Compiled Albanian Language

It would be interesting to see if Abdulah would be able to explain the origin of the Albanian word ‘kolibe’ (hut, Serb. koliba; Ukr. kolyba). In Serbian, this word clearly come from the adverb ‘okolo’ (round) and the verb ‘biti’ (beat, strike). Serbian ‘glib’ (mud) is the first material used in the hut construction. Albanian ‘baltë’ seems to be a clear-cut borrowing from the Serbian (‘blato’ mud). ‘Koliba’ was made of ‘GLIB’ as ‘palata’ (palace, Alb. palatt) was “upraised” from ‘BLATA’.

Albanian “rule” is ‘ZAKON’, the same word which in Serbian means “rule”, “law”, “custom”. In fact, Serbian ZAKON originated from the reduplicated GON syllable in the similar way as it happened to other Serbian words as ‘kuća’ (home), ‘konak’ (hostel), ZAGONITI (drive something behind someone’s back), ZAKUĆITI (SKUĆITI, economize, husband). Of course, there are hundreds of other words with the same ancestral history, for instance Serb. ISKATI (eng. ask). All what had been ISKAZANO (told, agreed by talks) became later the part of written or custom law (ZAKON) and anyone who would dare to break such law should be subjected to punishment (Serb. KAZNA).

The modern Albanians are trying to prove that Albanian is the descendant of ancient (extinct) Illyrian language. The fervent ‘dëshirë’ (desire, Lat. desidere) of the Albanian scientists to prove impossible is understandable and their young fiery (Alb. ‘zjarrtë’, Serbian žariti, žarovit; ra-zjariti to rage; RA-ZJAREN choleric, angry; Serb. ŽAR > Alb. ZJARR) national zealotry, but it looks enormously ridiculous when some West-European scientists are trying to help the Albanian colleagues to build the miraculous linguistic castle between earth and sky. I think that the Albanian MJEGULL (Serb. MAGLA fog) should be dispersed (Alb. shpërthej, Ger. sprengen, Serb. prsnuti. isprskati, brz, prognati, pregnuti, spregnuti) in order to see the fundament (Alb. themeloj < Serb. temelj) of Albanian languages, which has been completely made of Greek, Latin and Serbian vocabulary and a few words Shqiptar have brought from their old Caucasian land.

I hoped that the descendant of the old Illyrian tribes would have the theory how it happened that “Illyro-Shqiptar” language borrowed so many Slavic (Serbian) words. I was wrong, obviously.
He, he…
Alb. kastravec (cucmber), metathesis from the Serbian ‘krastavac’ Sometimes the Albanian loan-words are so garbled and deformed that it make almost impossible to see where they really came from.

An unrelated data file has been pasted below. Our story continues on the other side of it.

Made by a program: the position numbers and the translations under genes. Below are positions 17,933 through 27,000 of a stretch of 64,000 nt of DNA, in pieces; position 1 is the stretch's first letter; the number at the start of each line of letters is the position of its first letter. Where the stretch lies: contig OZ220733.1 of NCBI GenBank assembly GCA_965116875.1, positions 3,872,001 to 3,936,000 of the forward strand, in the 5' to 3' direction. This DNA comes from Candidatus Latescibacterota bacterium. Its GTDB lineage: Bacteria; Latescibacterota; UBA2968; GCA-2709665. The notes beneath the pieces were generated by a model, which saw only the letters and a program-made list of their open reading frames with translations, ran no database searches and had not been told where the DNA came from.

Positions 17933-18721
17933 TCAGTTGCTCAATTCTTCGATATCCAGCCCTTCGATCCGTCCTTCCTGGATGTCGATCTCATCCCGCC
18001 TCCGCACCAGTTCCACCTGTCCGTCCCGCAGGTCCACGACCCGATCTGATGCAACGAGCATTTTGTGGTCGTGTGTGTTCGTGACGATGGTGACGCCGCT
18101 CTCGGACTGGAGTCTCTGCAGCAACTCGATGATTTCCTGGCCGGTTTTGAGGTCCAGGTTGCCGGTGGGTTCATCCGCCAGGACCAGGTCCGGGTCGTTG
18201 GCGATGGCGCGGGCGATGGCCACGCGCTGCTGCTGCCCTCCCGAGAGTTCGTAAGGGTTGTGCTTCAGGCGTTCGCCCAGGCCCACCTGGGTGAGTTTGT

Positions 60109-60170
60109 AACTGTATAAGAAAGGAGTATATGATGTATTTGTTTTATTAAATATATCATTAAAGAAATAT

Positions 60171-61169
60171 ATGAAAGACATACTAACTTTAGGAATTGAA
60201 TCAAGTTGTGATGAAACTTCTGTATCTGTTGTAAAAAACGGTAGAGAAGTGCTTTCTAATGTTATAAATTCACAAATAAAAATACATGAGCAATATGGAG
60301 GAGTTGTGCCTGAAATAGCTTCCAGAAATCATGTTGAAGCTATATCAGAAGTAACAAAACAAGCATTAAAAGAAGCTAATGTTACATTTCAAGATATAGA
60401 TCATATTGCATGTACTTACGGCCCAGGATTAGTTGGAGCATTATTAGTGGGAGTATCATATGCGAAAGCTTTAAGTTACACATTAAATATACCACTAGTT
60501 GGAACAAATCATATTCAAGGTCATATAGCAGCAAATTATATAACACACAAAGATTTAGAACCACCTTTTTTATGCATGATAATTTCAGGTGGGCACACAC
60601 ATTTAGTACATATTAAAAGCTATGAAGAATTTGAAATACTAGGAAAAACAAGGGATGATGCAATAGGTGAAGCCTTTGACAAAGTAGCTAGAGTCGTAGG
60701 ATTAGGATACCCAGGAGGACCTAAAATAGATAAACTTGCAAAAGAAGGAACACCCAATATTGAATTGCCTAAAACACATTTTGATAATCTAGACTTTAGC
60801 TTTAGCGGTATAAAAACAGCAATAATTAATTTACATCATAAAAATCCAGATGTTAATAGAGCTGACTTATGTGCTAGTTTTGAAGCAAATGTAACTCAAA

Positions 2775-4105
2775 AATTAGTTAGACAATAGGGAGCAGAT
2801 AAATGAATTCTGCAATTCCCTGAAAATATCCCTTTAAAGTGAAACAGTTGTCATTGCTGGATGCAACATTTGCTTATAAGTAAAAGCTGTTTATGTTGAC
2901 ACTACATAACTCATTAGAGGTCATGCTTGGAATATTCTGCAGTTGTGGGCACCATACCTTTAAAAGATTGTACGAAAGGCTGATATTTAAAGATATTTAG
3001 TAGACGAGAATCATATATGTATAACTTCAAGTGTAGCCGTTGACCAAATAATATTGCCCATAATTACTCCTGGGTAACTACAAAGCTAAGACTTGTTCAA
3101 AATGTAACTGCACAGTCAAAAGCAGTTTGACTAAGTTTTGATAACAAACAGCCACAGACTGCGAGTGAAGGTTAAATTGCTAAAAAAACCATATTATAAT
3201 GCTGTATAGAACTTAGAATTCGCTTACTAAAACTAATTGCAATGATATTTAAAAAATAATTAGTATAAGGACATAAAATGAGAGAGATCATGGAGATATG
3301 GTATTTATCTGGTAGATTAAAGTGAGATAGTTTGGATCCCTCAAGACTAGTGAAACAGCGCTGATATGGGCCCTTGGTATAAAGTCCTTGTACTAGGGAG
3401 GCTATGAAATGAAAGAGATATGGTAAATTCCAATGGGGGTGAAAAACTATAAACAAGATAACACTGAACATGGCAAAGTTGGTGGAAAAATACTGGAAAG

For instance, who would say that Albanian ‘drejtim’ is related to the Latin ‘directus’?; or the Albanian ‘shekull’ (century) to the Greek κύκλος (L.L. ‘cyclus’);
Albanian ‘mbresë’ (scar) sprung from the nasalised Serbian ‘obrezati’ (cut, circumcize; obrez > oMbrez; similar Alb. ëmbël nicely, from Italian ‘bello’):
Albanian adjective ‘përzhitur’ (scorched) from the Serbian ‘pržiti’ (scorch);
Albanian ‘këngëtar’ (singer) from the Latin ,canto’;
in Albanian ‘motër’ is ‘sister’!!! (Serbian ‘mater’ mother);
Albanian ‘shpërlaj’ (rinse) from the Serbian ispirati, isprati, ispralo se, prati, pranje (wash out, rinse);
Albanian ‘rrënjë’ (root) from the Serbian ‘ko-renje’ (roots);
Albanian ‘djal’ (devil) from the Serbian ‘đavo-l’ (Serb. dialectal
Albanian ‘rradhë’ (row) from the Serbian ‘red’ (raw, order);
Albanians are well-known weapon admirers, but they are still using the
Serbian word for the gun (pushkë); from the Serbian verb ‘pucati’
(puknuti, puci explode; puška gun);
Albanian ‘gardh’ (hedge) from the Serbian ‘ograda’ (fence): ‘bregore’
(hillock) from Serbian ‘breg’ (hill);
For instance, how to understand the Albanian word ‘padurim’
(impatience) where the Latin ‘duratus’ is well visible?

I know that Konjushevic will remain silent again and I wrote this only to show some Western scientists that the “Sqiptar-Illyrian” story is the most ridiculous fiction and a myth for the unripe, uneducated and naive, half idiotic people.

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5 Comments on “Compiled Albanian Language”

  1. edi beq Says:

    You are crazy dude. You end up picking some words, and then try to find the equivalent in Serbian. Of course there are similarities between neighboring countries.